The skeletal muscle phenotype is subject to considerable malleability depending on use. Low-intensity endurance type exercise leads to qualitative changes of muscle tissue characterized mainly by an increase in structures supporting oxygen delivery and consumption. High-load strength-type exercise leads to growth of muscle fibers dominated by an increase in contractile proteins. In low-intensity exercise, stress-induced signaling leads to transcriptional upregulation of a multitude of genes with Ca(2+) signaling and the energy status of the muscle cells sensed through AMPK being major input determinants. Several parallel signaling pathways converge on the transcriptional co-activator PGC-1α, perceived as being the coordinator of much of the transcriptional and posttranscriptional processes. High-load training is dominated by a translational upregulation controlled by mTOR mainly influenced by an insulin/growth factor-dependent signaling cascade as well as mechanical and nutritional cues. Exercise-induced muscle growth is further supported by DNA recruitment through activation and incorporation of satellite cells. Crucial nodes of strength and endurance exercise signaling networks are shared making these training modes interdependent. Robustness of exercise-related signaling is the consequence of signaling being multiple parallel with feed-back and feed-forward control over single and multiple signaling levels. We currently have a good descriptive understanding of the molecular mechanisms controlling muscle phenotypic plasticity. We lack understanding of the precise interactions among partners of signaling networks and accordingly models to predict signaling outcome of entire networks. A major current challenge is to verify and apply available knowledge gained in model systems to predict human phenotypic plasticity.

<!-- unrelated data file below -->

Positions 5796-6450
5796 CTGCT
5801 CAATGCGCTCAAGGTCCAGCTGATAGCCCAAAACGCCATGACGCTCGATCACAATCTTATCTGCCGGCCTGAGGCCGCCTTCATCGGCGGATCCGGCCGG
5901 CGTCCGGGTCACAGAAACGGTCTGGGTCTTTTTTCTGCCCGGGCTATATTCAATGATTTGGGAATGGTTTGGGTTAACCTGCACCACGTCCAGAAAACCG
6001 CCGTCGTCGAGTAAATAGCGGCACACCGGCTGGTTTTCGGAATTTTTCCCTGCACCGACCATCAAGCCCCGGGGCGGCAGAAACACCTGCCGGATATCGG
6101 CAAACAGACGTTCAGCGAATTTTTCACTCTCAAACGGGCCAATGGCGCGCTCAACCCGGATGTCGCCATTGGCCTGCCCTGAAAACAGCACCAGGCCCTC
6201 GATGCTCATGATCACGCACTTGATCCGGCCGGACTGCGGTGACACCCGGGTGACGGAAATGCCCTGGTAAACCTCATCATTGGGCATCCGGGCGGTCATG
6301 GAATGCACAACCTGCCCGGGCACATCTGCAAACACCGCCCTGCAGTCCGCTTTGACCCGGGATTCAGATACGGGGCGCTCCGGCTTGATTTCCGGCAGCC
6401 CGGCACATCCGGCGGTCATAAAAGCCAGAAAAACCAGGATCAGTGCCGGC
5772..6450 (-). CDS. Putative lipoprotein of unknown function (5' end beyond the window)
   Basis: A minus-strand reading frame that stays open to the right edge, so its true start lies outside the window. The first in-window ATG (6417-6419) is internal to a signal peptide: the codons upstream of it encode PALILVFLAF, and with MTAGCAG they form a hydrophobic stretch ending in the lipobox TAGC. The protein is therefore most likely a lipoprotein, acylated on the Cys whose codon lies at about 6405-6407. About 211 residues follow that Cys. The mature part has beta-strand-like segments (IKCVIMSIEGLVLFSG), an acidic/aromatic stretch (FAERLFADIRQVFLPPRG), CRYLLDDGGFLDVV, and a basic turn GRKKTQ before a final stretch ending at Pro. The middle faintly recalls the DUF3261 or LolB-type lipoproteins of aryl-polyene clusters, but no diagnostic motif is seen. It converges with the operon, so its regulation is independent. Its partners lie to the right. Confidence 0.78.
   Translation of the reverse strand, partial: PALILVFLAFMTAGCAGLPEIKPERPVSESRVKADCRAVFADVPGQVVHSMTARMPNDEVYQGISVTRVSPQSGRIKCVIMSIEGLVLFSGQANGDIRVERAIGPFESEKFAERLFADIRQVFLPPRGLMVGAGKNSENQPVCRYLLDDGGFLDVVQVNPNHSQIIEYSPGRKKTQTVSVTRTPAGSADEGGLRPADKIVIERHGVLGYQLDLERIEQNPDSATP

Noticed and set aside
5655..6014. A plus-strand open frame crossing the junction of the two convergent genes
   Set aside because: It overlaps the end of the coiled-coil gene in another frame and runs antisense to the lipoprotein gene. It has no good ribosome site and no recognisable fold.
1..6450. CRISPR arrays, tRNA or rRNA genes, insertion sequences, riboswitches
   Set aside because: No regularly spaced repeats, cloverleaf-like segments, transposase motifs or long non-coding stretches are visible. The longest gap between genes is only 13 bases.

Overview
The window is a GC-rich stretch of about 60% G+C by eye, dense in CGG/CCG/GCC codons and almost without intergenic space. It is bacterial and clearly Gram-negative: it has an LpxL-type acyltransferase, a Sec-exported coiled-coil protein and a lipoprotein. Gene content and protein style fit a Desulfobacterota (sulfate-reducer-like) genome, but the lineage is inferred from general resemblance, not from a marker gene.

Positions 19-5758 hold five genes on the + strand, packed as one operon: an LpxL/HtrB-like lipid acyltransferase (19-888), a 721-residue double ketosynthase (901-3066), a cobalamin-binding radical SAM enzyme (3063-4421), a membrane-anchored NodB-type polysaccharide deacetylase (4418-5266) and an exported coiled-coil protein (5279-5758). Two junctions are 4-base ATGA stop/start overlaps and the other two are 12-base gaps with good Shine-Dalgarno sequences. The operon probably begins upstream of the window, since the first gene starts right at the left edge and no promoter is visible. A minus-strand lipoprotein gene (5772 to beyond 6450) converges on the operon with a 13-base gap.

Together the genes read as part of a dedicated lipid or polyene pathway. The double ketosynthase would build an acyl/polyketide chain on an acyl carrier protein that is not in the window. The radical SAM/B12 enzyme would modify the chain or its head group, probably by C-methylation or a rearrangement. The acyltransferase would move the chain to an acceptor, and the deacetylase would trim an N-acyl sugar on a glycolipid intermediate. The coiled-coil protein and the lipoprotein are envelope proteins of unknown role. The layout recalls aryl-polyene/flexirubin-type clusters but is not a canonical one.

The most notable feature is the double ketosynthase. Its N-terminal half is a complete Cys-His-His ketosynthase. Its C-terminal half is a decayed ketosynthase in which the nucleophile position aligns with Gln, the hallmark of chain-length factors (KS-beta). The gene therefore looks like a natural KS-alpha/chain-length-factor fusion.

2. Biochemical and Anatomical Characteristics of Dolphin Muscles.

    DTIC Science & Technology

    1984-01-01

    these tendinous bundles can be teased into fine individual tendons and traced to its muscle fiber attachment. Figure A6. The lattice arrangement of...connective tissue in which the fibers are intermeshed. Note: The unique tendinous convergence begins as fine individual tendons branched throughout the... tendon arrangement in muscles from the dorsal compartment of the axial musculature. Note: The tendinous arrangements are illustrated with a trichrome